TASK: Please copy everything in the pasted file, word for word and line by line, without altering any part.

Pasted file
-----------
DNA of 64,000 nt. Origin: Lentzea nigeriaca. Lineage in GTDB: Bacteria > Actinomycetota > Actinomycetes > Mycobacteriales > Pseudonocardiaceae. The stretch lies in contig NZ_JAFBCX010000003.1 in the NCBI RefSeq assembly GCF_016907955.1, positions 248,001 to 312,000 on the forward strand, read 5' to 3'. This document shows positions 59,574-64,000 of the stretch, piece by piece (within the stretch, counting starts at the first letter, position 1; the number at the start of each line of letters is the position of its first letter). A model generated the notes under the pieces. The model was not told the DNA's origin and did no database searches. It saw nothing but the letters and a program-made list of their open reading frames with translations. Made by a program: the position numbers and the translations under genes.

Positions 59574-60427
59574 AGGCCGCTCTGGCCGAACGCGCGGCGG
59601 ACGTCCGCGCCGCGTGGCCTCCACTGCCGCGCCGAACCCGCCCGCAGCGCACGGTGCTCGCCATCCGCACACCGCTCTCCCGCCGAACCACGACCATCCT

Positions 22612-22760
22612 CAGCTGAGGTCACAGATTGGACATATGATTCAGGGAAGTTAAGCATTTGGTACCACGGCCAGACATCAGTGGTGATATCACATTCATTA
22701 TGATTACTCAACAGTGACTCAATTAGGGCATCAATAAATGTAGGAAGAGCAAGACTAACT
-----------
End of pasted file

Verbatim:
DNA of 64,000 nt. Origin: Lentzea nigeriaca. Lineage in GTDB: Bacteria > Actinomycetota > Actinomycetes > Mycobacteriales > Pseudonocardiaceae. The stretch lies in contig NZ_JAFBCX010000003.1 in the NCBI RefSeq assembly GCF_016907955.1, positions 248,001 to 312,000 on the forward strand, read 5' to 3'. This document shows positions 59,574-64,000 of the stretch, piece by piece (within the stretch, counting starts at the first letter, position 1; the number at the start of each line of letters is the position of its first letter). A model generated the notes under the pieces. The model was not told the DNA's origin and did no database searches. It saw nothing but the letters and a program-made list of their open reading frames with translations. Made by a program: the position numbers and the translations under genes.

Positions 59574-60427
59574 AGGCCGCTCTGGCCGAACGCGCGGCGG
59601 ACGTCCGCGCCGCGTGGCCTCCACTGCCGCGCCGAACCCGCCCGCAGCGCACGGTGCTCGCCATCCGCACACCGCTCTCCCGCCGAACCACGACCATCCT

Positions 22612-22760
22612 CAGCTGAGGTCACAGATTGGACATATGATTCAGGGAAGTTAAGCATTTGGTACCACGGCCAGACATCAGTGGTGATATCACATTCATTA
22701 TGATTACTCAACAGTGACTCAATTAGGGCATCAATAAATGTAGGAAGAGCAAGACTAACT